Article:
What have been the drivers for the change? Firstly, commercial space requirements for India's booming economy is at an all time high. There is also a nationwide shortage of housing prompted by population growth, social change and a growing middle class. As mortgage financing becomes more accessible and cheaper, more and more Indians want to own their own brand new homes. With the growth of the economy, Indians have more disposable income than ever before and are spending as never before. In the past, most equity for funding real estate development in India was raised from small wealthy Indian investors and private sources, thereby limiting the ability of developers to raise sufficient capital required to develop mega projects. However due to a massive demand in India for large-scale retail and entertainment malls which require new sources of finance and development experience, the Indian government has responded with the recent policy initiatives. Internationally also there have been demands on India by various international players and bilateral trading partners such as Singapore and Malaysia to open up the market and to remove the acreage requirements.
Whilst foreign investors do not need local partners, some form of strategic assistance agreement with a local associate is always essential to assist in building a robust supply chain network, introduce the investor to strategic contacts in business and government and to afford the investor in-depth market knowledge. The real estate and property market in India needs to be approached with care and a thorough due diligence of all aspects of the market needs to be carried out before committing to it. Land titles are not clear and there are no standardised uniform building codes across the sector, making a contractor's execution of works mixed with uncertainty. Indeed regulations in India are notoriously subject to changes and it makes sense to maintain a presence in New Delhi to keep on top of the changes. It also pays to employ an excellent local auditor and company secretary to take care of essential statutory compliance needs.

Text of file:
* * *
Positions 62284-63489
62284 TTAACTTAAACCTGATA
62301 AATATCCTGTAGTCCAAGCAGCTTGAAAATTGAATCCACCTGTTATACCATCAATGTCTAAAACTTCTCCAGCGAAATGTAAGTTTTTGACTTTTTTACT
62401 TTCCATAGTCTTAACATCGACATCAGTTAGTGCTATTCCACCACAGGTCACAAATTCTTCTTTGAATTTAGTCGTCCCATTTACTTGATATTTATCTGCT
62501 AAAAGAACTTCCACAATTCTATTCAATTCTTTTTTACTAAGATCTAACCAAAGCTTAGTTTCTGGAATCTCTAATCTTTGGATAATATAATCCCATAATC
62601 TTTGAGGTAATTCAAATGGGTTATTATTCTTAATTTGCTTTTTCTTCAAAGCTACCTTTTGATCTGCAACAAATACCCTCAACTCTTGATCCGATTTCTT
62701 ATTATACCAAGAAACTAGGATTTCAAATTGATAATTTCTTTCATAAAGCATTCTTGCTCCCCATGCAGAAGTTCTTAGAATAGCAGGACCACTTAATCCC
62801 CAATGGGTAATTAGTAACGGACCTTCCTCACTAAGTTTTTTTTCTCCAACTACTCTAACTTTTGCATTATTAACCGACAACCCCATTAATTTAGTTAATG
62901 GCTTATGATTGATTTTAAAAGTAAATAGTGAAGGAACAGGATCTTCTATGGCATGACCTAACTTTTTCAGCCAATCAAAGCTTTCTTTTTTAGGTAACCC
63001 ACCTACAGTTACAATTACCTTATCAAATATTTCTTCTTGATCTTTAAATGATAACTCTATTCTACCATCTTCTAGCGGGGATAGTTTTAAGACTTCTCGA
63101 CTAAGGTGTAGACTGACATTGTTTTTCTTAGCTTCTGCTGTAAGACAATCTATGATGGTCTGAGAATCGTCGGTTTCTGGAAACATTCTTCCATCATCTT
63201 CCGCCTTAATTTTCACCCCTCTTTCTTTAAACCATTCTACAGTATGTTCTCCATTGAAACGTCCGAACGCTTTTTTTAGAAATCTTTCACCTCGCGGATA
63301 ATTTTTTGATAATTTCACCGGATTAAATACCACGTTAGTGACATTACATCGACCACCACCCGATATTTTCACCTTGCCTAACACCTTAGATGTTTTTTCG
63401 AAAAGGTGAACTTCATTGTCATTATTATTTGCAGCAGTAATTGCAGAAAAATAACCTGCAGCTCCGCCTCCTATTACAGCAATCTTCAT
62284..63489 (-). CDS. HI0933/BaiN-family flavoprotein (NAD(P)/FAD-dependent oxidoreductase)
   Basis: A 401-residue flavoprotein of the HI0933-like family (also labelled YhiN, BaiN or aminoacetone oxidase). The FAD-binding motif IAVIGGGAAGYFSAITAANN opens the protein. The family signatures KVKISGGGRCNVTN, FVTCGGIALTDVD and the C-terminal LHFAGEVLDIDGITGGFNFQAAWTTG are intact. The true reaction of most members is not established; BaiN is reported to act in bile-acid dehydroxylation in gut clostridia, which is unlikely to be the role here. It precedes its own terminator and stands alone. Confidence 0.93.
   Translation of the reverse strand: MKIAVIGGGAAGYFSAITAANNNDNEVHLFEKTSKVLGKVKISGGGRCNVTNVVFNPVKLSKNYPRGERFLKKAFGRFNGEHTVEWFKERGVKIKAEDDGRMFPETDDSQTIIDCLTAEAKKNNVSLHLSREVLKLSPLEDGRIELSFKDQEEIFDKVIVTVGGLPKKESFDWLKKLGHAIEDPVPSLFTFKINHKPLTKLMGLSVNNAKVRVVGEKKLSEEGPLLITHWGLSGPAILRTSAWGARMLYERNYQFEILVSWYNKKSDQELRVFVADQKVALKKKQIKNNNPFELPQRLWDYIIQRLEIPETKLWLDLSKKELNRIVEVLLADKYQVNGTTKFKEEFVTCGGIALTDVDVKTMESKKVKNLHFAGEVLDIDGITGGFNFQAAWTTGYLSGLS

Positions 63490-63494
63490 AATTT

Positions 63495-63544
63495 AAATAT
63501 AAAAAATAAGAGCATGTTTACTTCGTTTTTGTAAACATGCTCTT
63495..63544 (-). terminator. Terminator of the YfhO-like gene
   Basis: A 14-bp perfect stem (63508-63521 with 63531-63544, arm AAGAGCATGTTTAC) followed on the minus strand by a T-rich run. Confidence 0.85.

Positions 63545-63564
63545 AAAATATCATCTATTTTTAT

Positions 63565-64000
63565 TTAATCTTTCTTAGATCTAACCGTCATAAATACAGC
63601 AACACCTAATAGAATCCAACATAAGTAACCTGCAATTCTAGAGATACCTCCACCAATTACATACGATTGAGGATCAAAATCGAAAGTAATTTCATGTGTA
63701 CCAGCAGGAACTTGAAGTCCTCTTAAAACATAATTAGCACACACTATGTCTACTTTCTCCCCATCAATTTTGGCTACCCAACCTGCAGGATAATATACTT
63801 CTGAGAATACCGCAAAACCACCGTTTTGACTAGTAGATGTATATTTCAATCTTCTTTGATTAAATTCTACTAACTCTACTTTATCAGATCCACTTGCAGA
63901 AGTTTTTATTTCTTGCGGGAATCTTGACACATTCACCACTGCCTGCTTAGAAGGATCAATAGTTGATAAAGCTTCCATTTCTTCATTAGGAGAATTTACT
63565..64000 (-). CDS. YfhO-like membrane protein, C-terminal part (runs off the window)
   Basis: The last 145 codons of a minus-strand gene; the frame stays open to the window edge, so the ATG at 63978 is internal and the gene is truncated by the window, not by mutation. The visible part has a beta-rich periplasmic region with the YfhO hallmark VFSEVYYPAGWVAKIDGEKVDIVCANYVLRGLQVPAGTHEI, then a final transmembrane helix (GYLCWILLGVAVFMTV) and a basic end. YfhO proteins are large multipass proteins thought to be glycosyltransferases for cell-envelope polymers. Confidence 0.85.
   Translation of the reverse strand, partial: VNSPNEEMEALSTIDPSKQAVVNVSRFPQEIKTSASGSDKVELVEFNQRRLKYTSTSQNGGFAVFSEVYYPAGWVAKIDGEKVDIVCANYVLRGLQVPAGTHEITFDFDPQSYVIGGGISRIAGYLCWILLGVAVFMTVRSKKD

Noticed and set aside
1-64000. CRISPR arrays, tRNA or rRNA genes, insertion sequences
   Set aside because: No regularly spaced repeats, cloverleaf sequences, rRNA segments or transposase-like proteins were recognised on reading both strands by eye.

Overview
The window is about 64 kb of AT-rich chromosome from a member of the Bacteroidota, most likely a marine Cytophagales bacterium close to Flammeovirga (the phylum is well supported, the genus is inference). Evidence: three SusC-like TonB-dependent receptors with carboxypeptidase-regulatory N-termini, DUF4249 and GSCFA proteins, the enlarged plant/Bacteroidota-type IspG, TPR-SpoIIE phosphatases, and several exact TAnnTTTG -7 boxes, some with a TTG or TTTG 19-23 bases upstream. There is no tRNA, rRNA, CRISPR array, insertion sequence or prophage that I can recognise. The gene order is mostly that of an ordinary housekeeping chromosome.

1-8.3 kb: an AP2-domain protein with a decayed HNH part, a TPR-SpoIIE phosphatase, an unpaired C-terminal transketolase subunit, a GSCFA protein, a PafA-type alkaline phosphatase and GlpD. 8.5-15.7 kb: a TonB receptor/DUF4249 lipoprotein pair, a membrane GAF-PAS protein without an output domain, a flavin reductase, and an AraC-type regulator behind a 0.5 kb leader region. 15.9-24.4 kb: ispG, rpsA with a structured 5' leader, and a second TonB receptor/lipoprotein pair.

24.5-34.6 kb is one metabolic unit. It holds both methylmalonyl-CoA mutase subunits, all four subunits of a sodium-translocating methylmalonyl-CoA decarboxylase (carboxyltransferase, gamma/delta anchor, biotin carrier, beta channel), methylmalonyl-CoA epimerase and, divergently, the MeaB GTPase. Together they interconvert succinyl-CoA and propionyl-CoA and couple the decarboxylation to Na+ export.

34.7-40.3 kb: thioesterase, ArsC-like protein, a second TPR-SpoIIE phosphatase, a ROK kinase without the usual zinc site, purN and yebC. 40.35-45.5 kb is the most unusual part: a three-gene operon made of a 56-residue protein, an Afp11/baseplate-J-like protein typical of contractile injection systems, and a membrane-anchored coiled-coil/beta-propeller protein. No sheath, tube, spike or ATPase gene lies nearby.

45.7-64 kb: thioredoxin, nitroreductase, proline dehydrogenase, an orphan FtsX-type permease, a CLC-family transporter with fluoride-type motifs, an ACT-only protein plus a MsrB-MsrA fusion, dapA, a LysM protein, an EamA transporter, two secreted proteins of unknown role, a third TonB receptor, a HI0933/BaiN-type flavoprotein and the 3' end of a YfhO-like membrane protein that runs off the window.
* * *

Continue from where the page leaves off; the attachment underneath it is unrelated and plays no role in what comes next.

Foreign investors cannot think of India as a uniform investment hub and must target particular states which offer the best rewards. Indeed a quarter of the Indian states take 80% of all annual foreign investment in the country. Whilst India's large base of English-speaking skilled manpower in industry and services is renowned and the cost of construction labour is generally lower than other parts of Asia, one has to consider productivity and trade union influence. Indeed because it can be difficult to rationalise or lay off a labour force without the approval of the relevant State Government, this can make restructuring difficult and choosing a State that is well-disposed to your operations is important. The location of the project site is critical. India often suffers terrible delays at her ports and traffic between State borders is still a problem. If plant and materials have to be moved between States consider whether the intra-state traffic will be moving between States that have good relationships. Currently India has a very fluid labour market which is an important consideration when hiring estimators and site management. It also pays to be strict when setting out credit limits and payment terms.
India's construction and real estate market now offers significant returns to those foreign investors who know the market, understand the risks and take care and due diligence. And for those moving in now, there is an opportunity to gain a permanent foothold into this massive market.